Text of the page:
Deciding to make a profound change in your life is not the same for everyone.

For many it's rare to be able to pinpoint the moment in which your life changes forever, but for others it's a defining moment that doesn't always wait for the start of a new year.  

Whether it's a choice you made or something that was decided for you, CBC Radio's Metro Morning strove to capture the nuances of starting anew in its week long series, The Do-Over.

You can listen to the experiences of five people in Toronto here, or catch up below:

From Olympic swimmer to teacher

Annamay Pierse

Canada's Annamay Pierse was a swim star known for her signature race — the 200 metre breaststroke, for which she set the world record in 2009. (Ryan Remiorz/The Canadian Press)


​Annamay Pierse, a Canadian swimmer and former world-record holder, kickstarted the Do-Over series after being forced to retire from competition. She was bitten by a mosquito while competing at the 2010 Commonwealth Games in India and contracted dengue fever. 

The disease weakened her enough that she realized she couldn't participate in the 2012 London Olympics. Pierse is now an elementary school teacher, a mother of two, and a member of Highbrau, a Toronto-based comedy troupe.


From bank robbery to pottery

Richard Atkinson

Richard Atkinson spent 32 years behind bars before he traded in a life of crime for art. (Eric Fefferman)


Richard Atkinson, a former career criminal in Toronto, left a life of crime and turned to teaching boxing and pottery to young people at Alexandra Park.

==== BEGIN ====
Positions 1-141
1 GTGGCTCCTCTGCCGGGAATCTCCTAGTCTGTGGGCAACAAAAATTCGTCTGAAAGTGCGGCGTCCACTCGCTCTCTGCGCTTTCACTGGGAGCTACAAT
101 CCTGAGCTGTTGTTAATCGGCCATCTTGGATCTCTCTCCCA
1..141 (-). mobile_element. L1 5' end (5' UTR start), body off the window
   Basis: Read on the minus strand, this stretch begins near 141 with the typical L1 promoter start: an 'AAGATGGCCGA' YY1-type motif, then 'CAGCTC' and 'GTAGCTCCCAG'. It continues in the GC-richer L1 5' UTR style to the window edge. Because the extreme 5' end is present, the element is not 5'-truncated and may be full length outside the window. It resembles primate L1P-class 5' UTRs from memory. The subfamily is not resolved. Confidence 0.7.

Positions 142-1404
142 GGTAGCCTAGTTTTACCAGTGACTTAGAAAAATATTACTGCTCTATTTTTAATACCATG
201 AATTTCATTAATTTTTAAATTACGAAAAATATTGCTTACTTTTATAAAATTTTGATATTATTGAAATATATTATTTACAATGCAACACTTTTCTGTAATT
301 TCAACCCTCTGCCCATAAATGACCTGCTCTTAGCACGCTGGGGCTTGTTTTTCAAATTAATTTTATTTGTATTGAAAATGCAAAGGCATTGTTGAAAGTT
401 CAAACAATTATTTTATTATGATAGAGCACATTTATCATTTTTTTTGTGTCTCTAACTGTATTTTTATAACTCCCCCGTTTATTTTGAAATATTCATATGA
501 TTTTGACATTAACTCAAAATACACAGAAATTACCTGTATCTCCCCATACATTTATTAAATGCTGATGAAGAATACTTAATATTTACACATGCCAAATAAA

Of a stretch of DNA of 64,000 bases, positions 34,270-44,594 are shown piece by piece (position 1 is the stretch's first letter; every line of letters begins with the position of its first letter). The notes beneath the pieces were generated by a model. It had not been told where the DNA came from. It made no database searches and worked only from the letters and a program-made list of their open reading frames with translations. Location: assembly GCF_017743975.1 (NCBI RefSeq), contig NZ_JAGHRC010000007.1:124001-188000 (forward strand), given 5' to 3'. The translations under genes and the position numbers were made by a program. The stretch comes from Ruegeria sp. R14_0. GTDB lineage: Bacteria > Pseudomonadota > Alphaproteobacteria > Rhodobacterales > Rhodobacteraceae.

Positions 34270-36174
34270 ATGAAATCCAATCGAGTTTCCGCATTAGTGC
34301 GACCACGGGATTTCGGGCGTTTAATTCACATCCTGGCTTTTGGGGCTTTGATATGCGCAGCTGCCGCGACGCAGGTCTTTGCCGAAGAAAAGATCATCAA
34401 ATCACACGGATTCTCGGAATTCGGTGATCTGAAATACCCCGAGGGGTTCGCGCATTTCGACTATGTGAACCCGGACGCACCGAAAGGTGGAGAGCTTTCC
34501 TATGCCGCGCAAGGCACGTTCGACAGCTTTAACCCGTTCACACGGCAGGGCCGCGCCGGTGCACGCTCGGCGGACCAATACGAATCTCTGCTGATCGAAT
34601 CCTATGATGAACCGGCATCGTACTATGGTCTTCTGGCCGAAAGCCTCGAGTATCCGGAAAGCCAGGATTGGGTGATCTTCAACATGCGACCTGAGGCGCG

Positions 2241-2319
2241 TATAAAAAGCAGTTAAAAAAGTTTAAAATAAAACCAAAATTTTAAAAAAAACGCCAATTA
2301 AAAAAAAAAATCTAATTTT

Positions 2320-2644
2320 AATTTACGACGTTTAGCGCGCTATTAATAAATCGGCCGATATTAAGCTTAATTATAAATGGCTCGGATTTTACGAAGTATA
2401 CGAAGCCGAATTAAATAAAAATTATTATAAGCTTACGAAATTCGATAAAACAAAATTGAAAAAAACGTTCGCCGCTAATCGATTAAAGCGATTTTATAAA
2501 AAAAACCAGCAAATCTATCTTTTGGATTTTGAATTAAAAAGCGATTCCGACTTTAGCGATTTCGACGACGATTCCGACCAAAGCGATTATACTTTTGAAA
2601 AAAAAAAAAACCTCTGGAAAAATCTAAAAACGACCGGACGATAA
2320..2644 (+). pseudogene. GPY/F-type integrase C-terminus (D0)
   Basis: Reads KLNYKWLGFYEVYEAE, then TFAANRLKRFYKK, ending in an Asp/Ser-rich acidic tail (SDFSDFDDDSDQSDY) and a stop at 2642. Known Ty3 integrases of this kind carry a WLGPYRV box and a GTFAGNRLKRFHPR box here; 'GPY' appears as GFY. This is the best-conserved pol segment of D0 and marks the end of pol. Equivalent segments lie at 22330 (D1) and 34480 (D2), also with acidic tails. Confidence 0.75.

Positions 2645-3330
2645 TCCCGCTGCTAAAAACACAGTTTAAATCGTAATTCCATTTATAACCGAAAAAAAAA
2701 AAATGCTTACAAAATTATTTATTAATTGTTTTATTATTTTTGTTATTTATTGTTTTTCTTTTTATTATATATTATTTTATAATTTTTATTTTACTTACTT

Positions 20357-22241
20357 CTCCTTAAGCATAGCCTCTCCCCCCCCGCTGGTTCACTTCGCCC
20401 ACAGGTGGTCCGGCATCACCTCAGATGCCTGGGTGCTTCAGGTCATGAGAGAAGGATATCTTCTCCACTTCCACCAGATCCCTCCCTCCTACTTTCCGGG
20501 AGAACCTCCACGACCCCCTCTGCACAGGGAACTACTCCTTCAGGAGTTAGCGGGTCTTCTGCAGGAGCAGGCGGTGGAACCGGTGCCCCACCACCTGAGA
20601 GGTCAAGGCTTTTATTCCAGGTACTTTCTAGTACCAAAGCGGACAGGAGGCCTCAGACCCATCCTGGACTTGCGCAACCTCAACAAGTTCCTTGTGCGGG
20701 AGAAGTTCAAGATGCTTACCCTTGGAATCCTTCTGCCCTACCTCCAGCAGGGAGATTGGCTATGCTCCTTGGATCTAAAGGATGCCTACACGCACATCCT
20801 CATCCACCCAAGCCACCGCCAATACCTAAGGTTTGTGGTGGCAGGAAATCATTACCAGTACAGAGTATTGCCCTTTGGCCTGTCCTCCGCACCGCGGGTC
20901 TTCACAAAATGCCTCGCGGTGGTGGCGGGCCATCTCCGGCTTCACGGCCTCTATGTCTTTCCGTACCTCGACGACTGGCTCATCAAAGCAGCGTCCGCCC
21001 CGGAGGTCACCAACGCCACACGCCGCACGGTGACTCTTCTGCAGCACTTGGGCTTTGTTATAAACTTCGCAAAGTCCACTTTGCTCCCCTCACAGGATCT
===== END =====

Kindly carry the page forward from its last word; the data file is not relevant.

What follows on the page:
From paraplegic to Ironman triathlete

Robert Buren Iron Man

Robert Buren, who lost the use of his legs in a 2008 accident, placed second in the Ironman World Competition in Kona, Hawaii in 2016. (Robert Buren/Ironman World Championship)


Robert Buren's life changed forever on Oct. 5, 2008 while mountain biking with a friend in Burlington, Ont. — he suffered a spinal injury that left him a paraplegic.

Eight years later, he became the first paraplegic Canadian to compete in the Ironman World Championship.


From a deadly encounter to legal aid lawyer

Michael Bryant

Michael Bryant, former attorney general of Ontario, disappeared from public life in 2011 after Crown prosecutors withdrew all criminal charges against him. (Submitted by Michael Bryant)


Former attorney general of Ontario Michael Bryant's life changed forever in August 2009 following a deadly encounter with a Toronto cyclist. 

The once rising star in provincial politics is now a legal aid lawyer at a Brampton bail court and is the new executive director of the Canadian Civil Liberties Association. 


From coming out to partners in parenting

Janine Cole and Mike Cook

Janine Cole, right, says her do-over came last fall when her husband of 20 years, Mike Cook, told her he was gay. (Submitted by Janine Cole)


Janine Cole's life changed instantly last fall when her husband, Mike Cook, announced "I'm gay" over breakfast — ending their 21-year marriage and forcing them to embrace a new form of family. 

The Do-Over series

CBC Radio's Metro Morning brought you stories about people who have made a profound changes in their lives.